In likely the biggest news out of today’s orders, the Court of Appeals will address the effect of evidence undermining Comparative Bullet Lead Analysis testimony. The full list of grants, with questions presented, appears after the jump.
This event calls to mind an exchange I had with a then-professor at Goucher College in 1994. When he expressed sarcastic pride that a Marylander, Taney, wrote the Dred Scott decision, I asked, “Wasn’t Taney otherwise considered a great justice?” He shot back: “How was the play, Mrs. Lincoln?” Point taken.
I favor removing the statue, but we should ask serious questions before cutting symbolic ties with Taney. Read More…
By Michael Wein
In the past two weeks, some of the officers charged in the death of Freddie Gray have sought appellate and injunctive relief. Before officer Caesar Goodson was to go on trial last week, fellow officer William Porter, a potential witness in that case, challenged the trial court’s decision to — despite his own pending retrial after a hung jury — admit his testimony from that trial with use and derivative-use immunity in accordance with the U.S. Supreme Court’s decision in Kastigar v. United States, 406 U.S. 441 (1972). See also United States v. Oliver North, 910 F.2d 843 (D.C. Cir. 1990) (requiring full Kastigar hearing on use of non-immunized testimony and possible taint thereof). On January 12, Porter, proposing an expedited appellate schedule, had his request granted by the Court of Special Appeals, with abbreviated briefing and oral arguments in March.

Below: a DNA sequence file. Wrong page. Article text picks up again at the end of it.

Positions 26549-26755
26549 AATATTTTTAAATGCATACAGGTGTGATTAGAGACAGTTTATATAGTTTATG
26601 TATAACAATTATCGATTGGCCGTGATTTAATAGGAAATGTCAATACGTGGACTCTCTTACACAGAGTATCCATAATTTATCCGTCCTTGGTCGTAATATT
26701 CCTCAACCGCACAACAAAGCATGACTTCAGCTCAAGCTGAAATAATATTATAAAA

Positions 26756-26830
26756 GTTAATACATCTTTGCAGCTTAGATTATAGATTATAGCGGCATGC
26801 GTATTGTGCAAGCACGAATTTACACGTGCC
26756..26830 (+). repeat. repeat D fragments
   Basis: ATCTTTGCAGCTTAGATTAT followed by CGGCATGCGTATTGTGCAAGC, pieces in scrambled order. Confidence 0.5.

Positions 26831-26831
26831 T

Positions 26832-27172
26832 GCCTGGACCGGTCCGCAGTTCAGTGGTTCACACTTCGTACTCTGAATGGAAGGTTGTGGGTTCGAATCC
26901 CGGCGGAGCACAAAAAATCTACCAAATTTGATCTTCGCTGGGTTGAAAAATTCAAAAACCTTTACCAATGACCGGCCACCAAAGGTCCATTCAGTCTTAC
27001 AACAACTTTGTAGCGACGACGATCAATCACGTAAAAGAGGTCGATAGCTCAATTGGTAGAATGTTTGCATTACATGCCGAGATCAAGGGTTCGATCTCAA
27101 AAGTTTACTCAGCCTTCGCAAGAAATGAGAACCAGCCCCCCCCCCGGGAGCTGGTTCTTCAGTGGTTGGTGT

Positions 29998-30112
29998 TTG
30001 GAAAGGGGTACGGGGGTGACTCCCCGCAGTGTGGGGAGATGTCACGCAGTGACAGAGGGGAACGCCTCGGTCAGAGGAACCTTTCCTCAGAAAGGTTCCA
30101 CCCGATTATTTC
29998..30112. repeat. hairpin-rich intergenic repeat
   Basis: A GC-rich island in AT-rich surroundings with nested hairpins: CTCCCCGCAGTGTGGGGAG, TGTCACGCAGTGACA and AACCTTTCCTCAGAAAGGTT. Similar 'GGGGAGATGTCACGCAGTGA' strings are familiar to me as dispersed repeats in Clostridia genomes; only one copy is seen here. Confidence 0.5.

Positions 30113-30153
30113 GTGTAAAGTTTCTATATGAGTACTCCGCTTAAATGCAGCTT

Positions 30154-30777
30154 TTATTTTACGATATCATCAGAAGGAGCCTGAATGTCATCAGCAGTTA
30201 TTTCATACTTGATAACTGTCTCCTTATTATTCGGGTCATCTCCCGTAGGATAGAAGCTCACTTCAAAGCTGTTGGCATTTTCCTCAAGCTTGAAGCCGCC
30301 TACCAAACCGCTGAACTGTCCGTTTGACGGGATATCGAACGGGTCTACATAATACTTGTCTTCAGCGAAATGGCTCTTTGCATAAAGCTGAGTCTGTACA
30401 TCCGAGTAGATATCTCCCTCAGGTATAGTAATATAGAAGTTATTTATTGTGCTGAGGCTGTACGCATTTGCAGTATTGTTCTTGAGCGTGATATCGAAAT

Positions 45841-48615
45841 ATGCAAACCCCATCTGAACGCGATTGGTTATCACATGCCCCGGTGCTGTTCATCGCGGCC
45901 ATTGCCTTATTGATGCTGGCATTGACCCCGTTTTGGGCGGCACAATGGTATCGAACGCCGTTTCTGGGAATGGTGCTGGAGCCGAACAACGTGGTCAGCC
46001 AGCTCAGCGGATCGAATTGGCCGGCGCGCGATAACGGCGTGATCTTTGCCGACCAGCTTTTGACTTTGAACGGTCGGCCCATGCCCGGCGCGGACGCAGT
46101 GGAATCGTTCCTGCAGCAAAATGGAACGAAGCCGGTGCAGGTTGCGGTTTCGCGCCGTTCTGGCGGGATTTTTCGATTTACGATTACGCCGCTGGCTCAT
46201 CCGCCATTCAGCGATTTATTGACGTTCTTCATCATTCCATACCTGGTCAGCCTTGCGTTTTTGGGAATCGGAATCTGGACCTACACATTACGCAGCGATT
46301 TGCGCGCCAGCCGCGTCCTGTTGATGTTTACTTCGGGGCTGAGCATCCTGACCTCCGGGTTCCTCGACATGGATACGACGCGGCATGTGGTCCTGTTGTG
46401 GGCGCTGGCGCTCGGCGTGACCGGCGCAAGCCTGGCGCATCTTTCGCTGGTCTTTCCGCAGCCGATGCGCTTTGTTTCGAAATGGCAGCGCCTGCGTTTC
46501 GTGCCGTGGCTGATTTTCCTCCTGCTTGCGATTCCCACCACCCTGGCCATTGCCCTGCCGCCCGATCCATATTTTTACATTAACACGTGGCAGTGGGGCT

When George Orwell published his novel “1984” in 1949, it presented many impossibilities of the future—computers and other artificial intelligence, Big Brother watching every person’s move, and all of the incredible trappings of science fiction stories that many of us enjoy as a break from reality. As the real 1984 approached, technology had not achieved the level imagined in the novel: Computers were huge and immovable; portable phones looked like bricks; and the internet was a newfangled system that few people used.
It finally happened… winter temperatures are upon us after a warm El Niño December. I’d like to invite all of the blog’s readers to attend the DRI Appellate Advocacy program in Scottsdale, Arizona this February 10–12 in Scottsdale, Arizona. Registration information is at this link, and you can download the brochure here.
Faculty will include three U.S. Court of Appeals judges and two state supreme court justices. The program will be repeating my favorite event from last time – a moot court, followed by a simulated post-argument conference among the panel.
There’s no better time to visit Arizona than the dead of winter,[*] and this great program is a perfect opportunity to get out there. I hope to see you there!
In Jones v. State, No. 16, Sept. Term 2015, 2015 WL 8109905 (Md. Dec. 7, 2015), the Court of Appeals of Maryland significantly limited defendants’ ability to challenge their convictions and sentences through a writ of error coram nobis many years after the fact. Up until now, there have been many instances in which individuals in Maryland have had prior convictions overturned years after the fact because of a constitutional or other significant error that was overlooked at the time of conviction. That run of post-conviction successes may well be largely over after Jones.